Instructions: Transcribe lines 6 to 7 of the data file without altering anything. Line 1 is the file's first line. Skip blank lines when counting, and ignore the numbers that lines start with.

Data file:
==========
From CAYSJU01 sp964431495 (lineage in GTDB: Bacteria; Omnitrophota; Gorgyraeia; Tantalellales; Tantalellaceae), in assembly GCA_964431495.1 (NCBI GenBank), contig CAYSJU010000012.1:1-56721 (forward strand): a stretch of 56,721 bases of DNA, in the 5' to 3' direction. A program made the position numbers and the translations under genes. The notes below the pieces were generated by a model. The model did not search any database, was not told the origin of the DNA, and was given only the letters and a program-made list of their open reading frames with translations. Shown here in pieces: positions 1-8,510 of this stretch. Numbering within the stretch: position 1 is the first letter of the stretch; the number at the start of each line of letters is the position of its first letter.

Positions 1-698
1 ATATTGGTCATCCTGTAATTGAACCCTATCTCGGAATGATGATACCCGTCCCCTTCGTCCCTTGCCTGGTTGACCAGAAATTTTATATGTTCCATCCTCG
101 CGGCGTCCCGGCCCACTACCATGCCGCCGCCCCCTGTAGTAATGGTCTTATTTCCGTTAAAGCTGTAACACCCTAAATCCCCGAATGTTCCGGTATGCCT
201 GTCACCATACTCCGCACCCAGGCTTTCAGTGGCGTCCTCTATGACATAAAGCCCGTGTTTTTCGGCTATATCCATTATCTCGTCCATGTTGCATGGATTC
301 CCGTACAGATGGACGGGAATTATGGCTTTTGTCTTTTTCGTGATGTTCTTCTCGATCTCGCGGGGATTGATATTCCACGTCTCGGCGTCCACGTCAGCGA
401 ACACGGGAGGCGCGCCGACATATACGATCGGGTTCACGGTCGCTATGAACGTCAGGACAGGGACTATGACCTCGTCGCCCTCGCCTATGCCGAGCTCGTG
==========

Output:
301 CCGTACAGATGGACGGGAATTATGGCTTTTGTCTTTTTCGTGATGTTCTTCTCGATCTCGCGGGGATTGATATTCCACGTCTCGGCGTCCACGTCAGCGA
401 ACACGGGAGGCGCGCCGACATATACGATCGGGTTCACGGTCGCTATGAACGTCAGGACAGGGACTATGACCTCGTCGCCCTCGCCTATGCCGAGCTCGTG